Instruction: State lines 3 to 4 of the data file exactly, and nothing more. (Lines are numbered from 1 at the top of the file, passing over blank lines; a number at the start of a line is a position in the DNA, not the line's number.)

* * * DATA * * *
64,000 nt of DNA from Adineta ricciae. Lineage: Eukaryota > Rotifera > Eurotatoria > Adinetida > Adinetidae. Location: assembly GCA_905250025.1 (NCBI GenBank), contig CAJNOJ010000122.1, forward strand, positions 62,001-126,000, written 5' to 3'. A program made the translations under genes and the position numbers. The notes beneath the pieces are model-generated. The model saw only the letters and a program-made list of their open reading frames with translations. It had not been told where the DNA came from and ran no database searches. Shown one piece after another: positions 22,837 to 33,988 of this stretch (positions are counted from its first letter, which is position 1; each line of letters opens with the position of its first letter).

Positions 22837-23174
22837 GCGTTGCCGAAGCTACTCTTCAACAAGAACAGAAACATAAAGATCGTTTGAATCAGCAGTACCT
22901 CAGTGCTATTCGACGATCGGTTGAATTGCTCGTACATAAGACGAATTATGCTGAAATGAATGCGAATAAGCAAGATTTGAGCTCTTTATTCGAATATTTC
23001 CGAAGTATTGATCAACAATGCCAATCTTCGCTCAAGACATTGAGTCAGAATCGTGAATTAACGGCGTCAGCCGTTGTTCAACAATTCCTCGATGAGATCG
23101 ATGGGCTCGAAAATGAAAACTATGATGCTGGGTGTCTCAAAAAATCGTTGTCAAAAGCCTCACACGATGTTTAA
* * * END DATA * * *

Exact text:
22837 GCGTTGCCGAAGCTACTCTTCAACAAGAACAGAAACATAAAGATCGTTTGAATCAGCAGTACCT
22901 CAGTGCTATTCGACGATCGGTTGAATTGCTCGTACATAAGACGAATTATGCTGAAATGAATGCGAATAAGCAAGATTTGAGCTCTTTATTCGAATATTTC